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Jakarta Post

‘Future of payment’: Bank Mandiri to issue 400,000 contactless cards in 2020

  • Yunindita Prasidya

    The Jakarta Post

Jakarta   /   Fri, September 18, 2020   /   05:07 pm
‘Future of payment’: Bank Mandiri to issue 400,000 contactless cards in 2020 A customer uses Visa’s contactless card to pay for a cup of coffee at a café. State-owned Bank Mandiri has targeted to issue up to 400,000 contactless cards this year as consumer preference is tending toward contactless payment options amid the pandemic. (Courtesy of Visa/-)

State-owned Bank Mandiri has targeted to issue 400,000 contactless cards this year as consumer preference is tending toward contactless payment options amid the pandemic, the bank’s executive has said.

Bank Mandiri credit card group senior vice president Lila Noya said the bank had issued some 250,000 Mandiri Visa contactless cards, up more than 100 percent year-on-year (yoy), so far this year. 

“We think contactless payment is the future of payment. Things are certainly heading in that direction,” Lila said during a virtual press conference on Thursday.

She added that the source of growth could come from new applicants or existing applicants who wanted to extend their cards, whose old cards the bank would automatically replace with a contactless one. 

Read also: Bank Mandiri provides open banking API for e-commerce, fintech

Contactless cards allow consumers to carry out transactions without needing to hand over the card to a shopkeeper as payment will immediately be processed when the card is within close range of a merchant’s electronic data capture (EDC) machine. Lila said such a method was preferred as consumers had adapted to new health protocols.

In a 2020 report titled Digital Consumers of Tomorrow, Here Today commissioned by Facebook, global consultancy firm Bain & Company found that Southeast Asian consumers were embracing contactless payments as preference for e-wallets grew at the expense of cash payments.

The report shows that despite still being the most popular payment method, preference for cash decreased by 6 percentage points with only 34 percent of consumers preferring the payment method in 2020, down from 40 percent in 2019 — the steepest drop among other surveyed payment methods. 

Credit and debit cards, being the second-most-preferred payment method, also saw a slight drop in popularity, with 22.7 percent of consumers saying it was their preferred way to pay in 2020, down by 0.3 percentage points from 23 percent in 2019.

The only payment option to book a growth was e-wallets, which saw their popularity increase by 8 percentage points, with 22 percent of consumers saying they preferred e-wallet payment in 2020 — almost equal to the proportion of those who preferred credit and debit cards.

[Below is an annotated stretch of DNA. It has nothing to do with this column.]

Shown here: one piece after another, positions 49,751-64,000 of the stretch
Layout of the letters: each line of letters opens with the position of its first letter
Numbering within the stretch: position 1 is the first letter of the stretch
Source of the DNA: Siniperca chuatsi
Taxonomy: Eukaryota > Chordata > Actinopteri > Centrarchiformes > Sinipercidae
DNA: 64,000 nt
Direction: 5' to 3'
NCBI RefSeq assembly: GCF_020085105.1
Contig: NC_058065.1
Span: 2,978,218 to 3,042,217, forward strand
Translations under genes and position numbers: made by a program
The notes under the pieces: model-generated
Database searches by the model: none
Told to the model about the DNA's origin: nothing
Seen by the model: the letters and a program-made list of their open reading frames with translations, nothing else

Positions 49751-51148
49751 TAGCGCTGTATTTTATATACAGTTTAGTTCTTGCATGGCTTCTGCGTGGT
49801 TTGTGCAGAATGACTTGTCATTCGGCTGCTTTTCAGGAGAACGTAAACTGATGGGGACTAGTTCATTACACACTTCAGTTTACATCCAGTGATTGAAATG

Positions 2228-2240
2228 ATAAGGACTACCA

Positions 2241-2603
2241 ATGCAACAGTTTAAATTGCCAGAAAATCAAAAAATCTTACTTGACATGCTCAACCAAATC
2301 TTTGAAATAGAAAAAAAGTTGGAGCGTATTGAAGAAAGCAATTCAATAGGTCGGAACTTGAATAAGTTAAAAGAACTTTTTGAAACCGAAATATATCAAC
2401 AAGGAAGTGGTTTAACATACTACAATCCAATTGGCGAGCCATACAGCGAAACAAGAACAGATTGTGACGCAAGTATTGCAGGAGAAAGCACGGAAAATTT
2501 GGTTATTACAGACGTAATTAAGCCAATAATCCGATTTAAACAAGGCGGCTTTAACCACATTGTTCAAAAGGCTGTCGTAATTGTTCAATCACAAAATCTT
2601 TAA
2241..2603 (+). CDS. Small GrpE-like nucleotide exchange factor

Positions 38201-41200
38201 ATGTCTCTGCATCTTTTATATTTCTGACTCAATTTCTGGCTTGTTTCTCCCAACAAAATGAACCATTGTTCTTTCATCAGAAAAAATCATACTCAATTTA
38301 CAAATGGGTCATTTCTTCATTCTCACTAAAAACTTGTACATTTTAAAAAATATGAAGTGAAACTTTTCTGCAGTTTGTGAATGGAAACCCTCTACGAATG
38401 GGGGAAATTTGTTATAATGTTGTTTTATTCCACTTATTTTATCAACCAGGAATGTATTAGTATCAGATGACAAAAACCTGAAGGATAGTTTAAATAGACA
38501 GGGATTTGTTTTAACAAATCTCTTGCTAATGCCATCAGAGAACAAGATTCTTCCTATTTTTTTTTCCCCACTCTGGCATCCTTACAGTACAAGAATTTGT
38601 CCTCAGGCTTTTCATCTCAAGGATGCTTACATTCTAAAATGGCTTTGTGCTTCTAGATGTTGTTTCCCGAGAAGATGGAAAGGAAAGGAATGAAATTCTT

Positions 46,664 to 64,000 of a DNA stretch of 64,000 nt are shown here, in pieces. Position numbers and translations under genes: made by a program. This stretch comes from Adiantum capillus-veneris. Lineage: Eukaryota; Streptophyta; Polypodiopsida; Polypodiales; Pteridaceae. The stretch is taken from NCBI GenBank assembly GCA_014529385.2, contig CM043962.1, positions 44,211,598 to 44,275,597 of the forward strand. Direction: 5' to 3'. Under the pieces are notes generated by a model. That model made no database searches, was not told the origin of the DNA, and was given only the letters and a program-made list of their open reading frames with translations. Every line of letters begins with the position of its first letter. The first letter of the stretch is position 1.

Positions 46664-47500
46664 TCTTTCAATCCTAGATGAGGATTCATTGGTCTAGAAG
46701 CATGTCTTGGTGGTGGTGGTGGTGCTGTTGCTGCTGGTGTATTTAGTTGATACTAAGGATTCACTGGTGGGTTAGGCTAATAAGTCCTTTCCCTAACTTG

Read also: Visa says tokenization key to e-commerce security

“What we are doing is we are really speeding up [the adoption process], as we have learned a lot from other countries. There is a big chance we can catch up,” PT Visa Worldwide Indonesia president director Riko Abdurrahman said during the press conference.

He explained that there were two aspects that needed to grow side-by-side in the process of increasing the use of contactless cards in Indonesia: issuance and acceptance. Old cards need to be replaced with contactless cards, while point-of-sale terminals that accept contactless cards need to be available in all merchants. 

“If both go hand-in-hand, then the penetration of contactless transactions in Indonesia will accelerate exponentially,” Riko added.

In comparison to its regional peers, the current usage of contactless cards in Indonesia is still fairly low.

According to Visa’s 2020 report titled The Fourth Payment Revolution: Moving from Transaction to Action, only 34 percent of Indonesian consumers use contactless cards, significantly lower than the adoption in Singapore at 84 percent. Meanwhile, the current usage of credit and debit cards stood at 71 percent for Indonesia and 89 percent for Singapore. 

Read also: Indonesian banks' results reflect deteriorating assets, but hopes remain: Experts

But Indonesians are optimistic about the future of cashless payments, with 73 percent of Indonesian consumers expecting their use of cashless payments to increase in the next 12 months, the report shows.

“Once they’ve formed a cashless habit, the habit is likely to stick,” Riko said, citing a Kantar study showing that 62 percent of the surveyed Indonesian consumers said they would stick to electronic payment methods instead of going back to cash when the pandemic was over. 

“We see this as a business opportunity to increase transactions especially in merchants where the value of transactions is relatively small but the frequency is high,” Lila of Bank Mandiri said. The Mandiri Visa card allows the tap-and-go payment option for transactions equal to Rp 1 million or less, she mentioned.